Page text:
Wine prices in Temecula?

We did a Groupon tour at Miramonte yesterday and also stopped for a tasting at Palumbo. Three of the five wines we tasted at Palumbo were really pretty good. Not so much at Miramonte. Haven’t tasted there in maybe two years and were really a bit shocked at the bottle prices at both places.

Palumbo’s better Reds were $52! Miramonte has a nice crisp rosé we liked but it was $25. For a rosé from Temecula?? Miramonte reds reached $45. Just seemed like these guys are hitting price points that aren’t justified unless they’re really so busy with people willing to pay that… must be so I guess. I could certainly do much better at retail almost anywhere. (Especially disappointing because Palumbo’s Cab was really very good).

Rhonely? Anyone? Is this just what’s resulted from the success of tasting in the area or is their cost structure increasing as they improve quality. One family member told me they now spend lots more on barrels and such, but that winery owns its own vineyards, so how much could that really increase costs? Really disappointed that they’re now out of my range.

Wineries commonly sell everything at list price, since they don’t want to compete with their wholesale customers. So if the wine is available anywhere else, the winery might be the most expensive place to buy it.

Pricing at wineries with little or no retail distribution are in my observation often way out of line with the market. I’m not sure how such wineries survive. Some don’t, maybe the others are owned by rich people who don’t care.

Robert, I understand all of that. This is about the sharp increase in prices in a generally mediocre AVA and whether that’s just about ‘because they can’ or something more substantive. I’m guessing ‘because they can’, but the family member at the winery was trying to justify it based on quality improvements that cost more.

I would guess that less than 10% of the wine produced at Temecula wineries is available at retail anywhere else. Except for Callaway and Wilson Creek there’s little wholesale distribution at all.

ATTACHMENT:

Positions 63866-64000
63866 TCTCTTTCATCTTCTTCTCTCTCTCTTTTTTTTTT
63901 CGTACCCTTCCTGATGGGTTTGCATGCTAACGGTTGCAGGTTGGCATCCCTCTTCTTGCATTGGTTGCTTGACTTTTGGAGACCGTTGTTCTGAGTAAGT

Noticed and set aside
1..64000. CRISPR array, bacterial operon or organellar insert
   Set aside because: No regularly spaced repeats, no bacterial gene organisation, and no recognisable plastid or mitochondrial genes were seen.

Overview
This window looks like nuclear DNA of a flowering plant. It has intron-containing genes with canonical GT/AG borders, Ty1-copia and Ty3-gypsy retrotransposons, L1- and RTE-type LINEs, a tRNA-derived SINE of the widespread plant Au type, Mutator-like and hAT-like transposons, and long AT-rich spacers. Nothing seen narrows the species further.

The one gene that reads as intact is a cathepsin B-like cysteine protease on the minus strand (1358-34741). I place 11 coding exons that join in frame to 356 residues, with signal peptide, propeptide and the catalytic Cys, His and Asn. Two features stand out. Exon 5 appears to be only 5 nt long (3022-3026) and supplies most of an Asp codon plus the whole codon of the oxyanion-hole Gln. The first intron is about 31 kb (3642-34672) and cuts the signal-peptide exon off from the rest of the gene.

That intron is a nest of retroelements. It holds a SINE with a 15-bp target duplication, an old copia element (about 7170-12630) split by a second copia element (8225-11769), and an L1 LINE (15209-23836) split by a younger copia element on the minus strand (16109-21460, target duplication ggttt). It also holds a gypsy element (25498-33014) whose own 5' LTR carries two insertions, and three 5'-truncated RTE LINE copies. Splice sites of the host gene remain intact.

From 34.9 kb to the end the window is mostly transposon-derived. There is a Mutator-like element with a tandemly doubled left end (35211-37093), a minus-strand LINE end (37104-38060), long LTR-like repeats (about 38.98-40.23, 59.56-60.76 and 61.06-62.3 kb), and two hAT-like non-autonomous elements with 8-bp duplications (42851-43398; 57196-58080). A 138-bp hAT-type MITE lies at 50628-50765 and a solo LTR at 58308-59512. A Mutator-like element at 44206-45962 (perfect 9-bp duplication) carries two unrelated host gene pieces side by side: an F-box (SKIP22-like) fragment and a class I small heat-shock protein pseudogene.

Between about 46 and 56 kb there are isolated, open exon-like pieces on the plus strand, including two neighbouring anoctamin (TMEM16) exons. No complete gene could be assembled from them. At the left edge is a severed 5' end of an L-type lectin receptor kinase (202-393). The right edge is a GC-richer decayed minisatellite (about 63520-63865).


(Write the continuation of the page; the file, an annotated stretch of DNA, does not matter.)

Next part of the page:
Presumably they’re charging what they think they can get. Wine Spectator gave Palumbo’s Estate Cabernet and Meritage 90 points, so maybe they can, though with 15.8% alcohol and a lot of new oak, not from me.

Both wines were quite good, but Palumbo has been a Temecula standout for a long time. The price increases were pretty shocking. One other standout, Doffo, was getting $60 three or four years ago so I guess others followed suit. I guess it is what it is, and at least those two are good. But $25 for a rosé at Miramonte was a bit outrageous.

Since Rhonely seems to know quite a bit about things wine in that area I thought I’d reach out.

If the cheapest wine is $25 instead of $15, and it doesn’t cut the number of bottles sold much, that’s more revenue for the winery.

I’m a bit lost as to why you’d think that needs to be said.

You’re the one who was puzzled.

Groupon usually means a failing business.

Or maybe a business that’s charging $25 for a $15 rosé can better afford to discount winery tours and tastings to draw in more people? There were around 30 people there at 3:00 on a Thursday with the temperature over 100°. Most did not take the discounted tour.

It’s a weird business. How can California have over 3,500 wineries? If I visit one at random just because I happen to be passing by, typically I think few if any of the wines are good, and the ones that are cost at least twice as much as I’d expect them to in a store.

Well, in an area like Temecula it seems to be more about hordes of people showing up get a buzz on. Limos and party buses abound. Bachelorette parties are the norm. So the wine quality doesn’t seem to be of primary importance.

Palumbo makes some of the best wine in the AVA so my reaction to their pricing was disappointment. At Miramonte it was more amazement.

Sounds kind of like Lodi.

What’s really interesting to me from that article is that, of the four wineries listed as purchasing the equipment to analyze the wine, three are always on my list of the best wineries in the AVA and I’m not familiar with the fourth. I’m thinking that suggests that the better producers there are trying to separate themselves from the herd.

That said, I still have trouble with a $50+ price tag on any wine from Temecula.

1 Like